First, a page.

Mike Gianella MikeG
Dec 20 '07
Article in this Sunday Times' Week in Review has an interesting observation. We don't mind, in fact enjoy -- or at least are amused by -- cheating "between the lines." Spitballs, emery boards, corked bats and so forth.

The whole thing is, very simply, a health issue. Remember those White Sox scrubs who faked their pee tests? They were saying, Please don't allow us to take this stuff because who knows how bad it's going to mess us up?

Owners could have cared less about that. Donald Fehr could have cared less. Players who doped cared -- but what the hell, you only play once.

Alex Patton Alex
Dec 19 '07
Tim Lincecum Texas Rangers
No. 11 on Baseball America's Top 100 Prospects list for 2007, no. 10 on John Sickels'.

Another win for Sickels.

Well, all right, a tie. So let's go to the video tapes.

BA: "Size doesn't matter. His fastball-curveball combo prompts comparisons to Bob Feller and Sandy Koufax."

JS: "University of Washington ace made a rapid adjustment to pro ball. Combines superb stuff with an unorthodox delivery to confuse hitters."

I still give the nod to Sickels. Among other things, for both Koufax and Feller, size mattered a lot (Koufax wasn't huge but his strength was legendary). Ron Guidry would have been a better comparison.

Alex Patton Alex
Dec 19 '07
Wally Moon Los Angeles Dodgers
As I said somewhere else, I am merrily throwing my two cents in on this historically stuff without the benefit of Total Baseball at my side. Have to confess that I totally forgot the NL expansion took place the year after Maris hit 61 home runs.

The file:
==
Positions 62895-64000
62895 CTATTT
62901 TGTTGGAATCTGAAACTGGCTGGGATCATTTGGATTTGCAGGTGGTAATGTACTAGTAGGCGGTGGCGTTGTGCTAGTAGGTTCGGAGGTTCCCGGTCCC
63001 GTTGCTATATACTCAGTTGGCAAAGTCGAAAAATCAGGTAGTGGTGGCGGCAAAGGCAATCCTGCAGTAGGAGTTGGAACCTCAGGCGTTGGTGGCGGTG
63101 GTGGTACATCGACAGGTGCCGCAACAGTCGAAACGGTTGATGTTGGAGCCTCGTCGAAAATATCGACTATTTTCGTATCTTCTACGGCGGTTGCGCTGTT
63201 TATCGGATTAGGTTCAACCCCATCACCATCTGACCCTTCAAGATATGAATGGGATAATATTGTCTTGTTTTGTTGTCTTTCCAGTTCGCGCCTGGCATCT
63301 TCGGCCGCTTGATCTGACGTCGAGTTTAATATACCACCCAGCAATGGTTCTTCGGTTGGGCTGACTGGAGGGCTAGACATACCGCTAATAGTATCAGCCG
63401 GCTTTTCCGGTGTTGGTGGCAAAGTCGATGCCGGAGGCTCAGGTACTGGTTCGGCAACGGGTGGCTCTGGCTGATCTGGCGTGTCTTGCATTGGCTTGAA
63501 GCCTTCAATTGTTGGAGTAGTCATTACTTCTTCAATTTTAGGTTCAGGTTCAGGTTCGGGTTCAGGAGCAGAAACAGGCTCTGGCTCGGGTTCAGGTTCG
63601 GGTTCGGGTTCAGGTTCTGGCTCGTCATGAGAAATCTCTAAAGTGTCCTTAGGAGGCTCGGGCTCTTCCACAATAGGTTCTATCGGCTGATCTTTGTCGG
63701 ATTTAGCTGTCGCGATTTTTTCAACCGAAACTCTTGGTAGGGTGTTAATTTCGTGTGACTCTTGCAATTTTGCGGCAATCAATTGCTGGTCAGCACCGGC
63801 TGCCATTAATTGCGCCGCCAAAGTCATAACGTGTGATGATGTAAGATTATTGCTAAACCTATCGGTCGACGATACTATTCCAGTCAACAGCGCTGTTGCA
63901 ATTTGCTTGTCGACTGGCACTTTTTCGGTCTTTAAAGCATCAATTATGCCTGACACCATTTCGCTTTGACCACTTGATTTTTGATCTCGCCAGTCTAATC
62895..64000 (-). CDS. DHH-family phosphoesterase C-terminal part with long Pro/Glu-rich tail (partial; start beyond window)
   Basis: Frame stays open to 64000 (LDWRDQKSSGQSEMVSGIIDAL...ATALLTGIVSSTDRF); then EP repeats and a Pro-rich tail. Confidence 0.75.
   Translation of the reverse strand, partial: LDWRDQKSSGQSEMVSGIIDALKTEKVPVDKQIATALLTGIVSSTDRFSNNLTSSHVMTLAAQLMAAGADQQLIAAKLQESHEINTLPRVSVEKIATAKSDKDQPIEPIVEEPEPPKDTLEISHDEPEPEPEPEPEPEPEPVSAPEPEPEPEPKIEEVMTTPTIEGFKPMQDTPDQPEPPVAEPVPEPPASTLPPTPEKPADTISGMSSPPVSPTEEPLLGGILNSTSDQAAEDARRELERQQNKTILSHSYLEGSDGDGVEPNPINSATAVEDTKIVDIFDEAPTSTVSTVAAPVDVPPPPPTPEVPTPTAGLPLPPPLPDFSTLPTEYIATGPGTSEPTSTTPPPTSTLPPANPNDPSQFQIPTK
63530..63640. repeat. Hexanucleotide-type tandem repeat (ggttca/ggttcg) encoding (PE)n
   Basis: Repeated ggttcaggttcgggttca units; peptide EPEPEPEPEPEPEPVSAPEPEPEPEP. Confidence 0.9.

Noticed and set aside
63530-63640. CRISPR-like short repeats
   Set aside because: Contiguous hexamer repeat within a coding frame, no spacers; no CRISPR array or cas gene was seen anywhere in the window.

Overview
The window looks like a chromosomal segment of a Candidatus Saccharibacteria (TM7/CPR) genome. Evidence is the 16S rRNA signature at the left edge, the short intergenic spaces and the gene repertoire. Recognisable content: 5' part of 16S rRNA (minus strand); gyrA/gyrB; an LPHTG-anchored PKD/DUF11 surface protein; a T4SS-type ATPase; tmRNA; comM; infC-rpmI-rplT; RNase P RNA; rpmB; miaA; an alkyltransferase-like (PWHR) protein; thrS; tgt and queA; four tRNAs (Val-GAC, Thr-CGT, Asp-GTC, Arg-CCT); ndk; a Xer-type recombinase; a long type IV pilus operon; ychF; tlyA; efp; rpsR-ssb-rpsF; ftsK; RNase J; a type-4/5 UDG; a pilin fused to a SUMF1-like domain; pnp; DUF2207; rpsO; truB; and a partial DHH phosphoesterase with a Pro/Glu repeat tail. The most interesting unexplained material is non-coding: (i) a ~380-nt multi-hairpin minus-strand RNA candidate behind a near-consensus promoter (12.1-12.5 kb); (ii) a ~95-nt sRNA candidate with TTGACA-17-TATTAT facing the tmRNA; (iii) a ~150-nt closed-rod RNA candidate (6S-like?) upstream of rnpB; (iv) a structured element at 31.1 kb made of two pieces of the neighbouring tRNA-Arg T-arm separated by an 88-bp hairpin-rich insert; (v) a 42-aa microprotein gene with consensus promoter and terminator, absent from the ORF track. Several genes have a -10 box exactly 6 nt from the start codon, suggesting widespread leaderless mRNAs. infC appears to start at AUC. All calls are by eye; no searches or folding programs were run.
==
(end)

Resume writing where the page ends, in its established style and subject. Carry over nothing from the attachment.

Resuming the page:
Anyway, an understatement to say these numbers are surprising. With Maris, Cash and Gentile alone, you'd think the AL SA (which is what you are showing, right?) would have dropped more than 12 points in 1962. And the NL only went up one point?

The big drop in both leagues in 1963 is explained, if memory serves, by the raising of the pitcher's mound.
Alex Patton Alex
Dec 19 '07
Ryan Braun Milwaukee Brewers
Baseball America had him ranked no. 26 on its list of Top 100 Prospects. John Sickels list had him no. 11.

Chalk one up for Sickels.
Alex Patton Alex
Dec 19 '07
Joba Chamberlain Cleveland Indians
I just put Joba, like Fausto, on my Watch List. Added my very own User Bid. Which you can't see, Peter, for obvious reasons.

This might be a very popular feature for readers. We'll see.

Next year, we may or may not be able to show the Average User Bid. If we can, we may or may not want to. (Drawback to showing it being, readers may put in completely bogus user bids to create bogus averages.)
Alex Patton Alex
Dec 19 '07
Wally Moon Los Angeles Dodgers
No power spike, just the same old guy he was the two years before, but with .030 extra points of BA. I hadn't looked at league differences, but they are surprising:

NL AL
1960 .388 .388
1961 .405 .395
1962 .393 .394
1963 .365 .380

The AL expanded in 1961, the NL in 1962. I don't know how they handled the expansion drafts, but it bears looking into.
Peter Kreutzer Rotoman
Dec 19 '07
Whitey Ford New York Yankees
I entered P-900, thinking that might bring up Whitey's pitching stats. Maybe, in addition to a check for hitter, there should be a check for pitcher. One of those either/or deals.
Alex Patton Alex
Dec 19 '07
Wally Moon Los Angeles Dodgers
Naturally, after reading your Jim Gentile comment, Peter, I called up Wally Moon.

Kind of surprising, isn't it?
Alex Patton Alex
Dec 19 '07